16 DECA members advance to international competition


Submitted by Vandegrift High School Instagram

16 Vandegrift DECA members will travel to Nashville, Tenn. to compete against students from all around the globe.

Natalie Brink, News Editor

After competing at the Distributive Education Clubs of America area meet last weekend, 16 DECA members advanced to the international level of competition, the International Career Development Conference. Students had to place first in their respective events to go to ICDC, which will take place April 29 through May 2 in Nashville, Tenn.

“It’s really exciting,” junior Arina Shah said. “I’m not really nervous [about ICDC]. I don’t have a lot of expectations. I’m just kind of glad we made it, but I think it would be fun if we placed.”

Shah and her partner, junior Megan Zeltner, advanced to ICDC in the marketing management competition. Last year, the two placed second at area, so this will be thier first time advancing to ICDC.

“We prepared more this year,” Shah said. “We felt that our presentation went well, but also it’s kind of nerve wracking. Me and my partner really wanted to advance.”

At ICDC, competitors will go through two rounds of judging, the first time with 20 total competitors and the next with 10. The top three competitors are announced after the second round of judging. Junior Akanshas Chawla, who placed second at ICDC last year, advanced to ICDC in the buying and merchandising competition this year.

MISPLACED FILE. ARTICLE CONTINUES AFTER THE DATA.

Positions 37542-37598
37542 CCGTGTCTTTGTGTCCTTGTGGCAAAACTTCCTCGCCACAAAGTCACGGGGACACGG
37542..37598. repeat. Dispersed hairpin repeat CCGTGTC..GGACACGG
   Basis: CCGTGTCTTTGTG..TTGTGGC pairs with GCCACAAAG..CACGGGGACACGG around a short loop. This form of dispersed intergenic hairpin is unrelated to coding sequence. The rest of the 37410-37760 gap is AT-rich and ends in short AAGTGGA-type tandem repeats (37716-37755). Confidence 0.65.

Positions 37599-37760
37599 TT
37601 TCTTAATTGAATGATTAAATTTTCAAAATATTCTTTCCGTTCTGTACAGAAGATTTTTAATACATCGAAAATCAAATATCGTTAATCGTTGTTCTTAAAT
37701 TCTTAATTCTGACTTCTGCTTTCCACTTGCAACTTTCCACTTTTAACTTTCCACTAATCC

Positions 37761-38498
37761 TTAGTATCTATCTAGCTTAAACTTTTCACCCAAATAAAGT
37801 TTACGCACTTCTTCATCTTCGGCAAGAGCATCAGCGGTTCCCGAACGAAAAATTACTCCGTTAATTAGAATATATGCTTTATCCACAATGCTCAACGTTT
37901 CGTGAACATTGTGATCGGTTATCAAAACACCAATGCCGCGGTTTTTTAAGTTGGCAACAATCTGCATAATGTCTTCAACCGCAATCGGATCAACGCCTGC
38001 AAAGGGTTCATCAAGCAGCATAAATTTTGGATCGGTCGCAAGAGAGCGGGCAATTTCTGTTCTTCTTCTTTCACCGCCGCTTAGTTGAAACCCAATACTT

“I never expect to advance, but I was hoping to advance,” Chawla said. “I’m hoping to rank this year too. I’m just going to try my best and see what happens.”

Chawla has been involved with DECA since she was a freshman. She said she wants to study business in college.

“[DECA] teaches you some really good life skills, like speaking skills and teaching you about business, which I’m passionate about,” she said. “I love getting to meet new people and learning to expand out of my shell.”

DECA adviser Kari Michalek said while the contest at ICDC is structurally the same, the events get harder because of the competition. To prepare for both area and ICDC, most DECA officers volunteer on a career team where they judge practices.

“They have the experience and many of them have actually had success,” Michelek said. “We empower them to support each other. That is really the primary way students get support in going through the process of becoming a competitor.”

In addition to teaching members about entrepreneurship skills, DECA also encourages the development of 21st century skills, including communication, creativity and innovation. Shah, who is not pursuing a marketing career despite her success, said she enjoys both the competition aspect and the downtime.

“It’s more fun than you would expect,” Shah said. “I think a lot of people think it’s a lot of work, but the work really pays off, and the rest of the time you get to have fun and be with your friends.”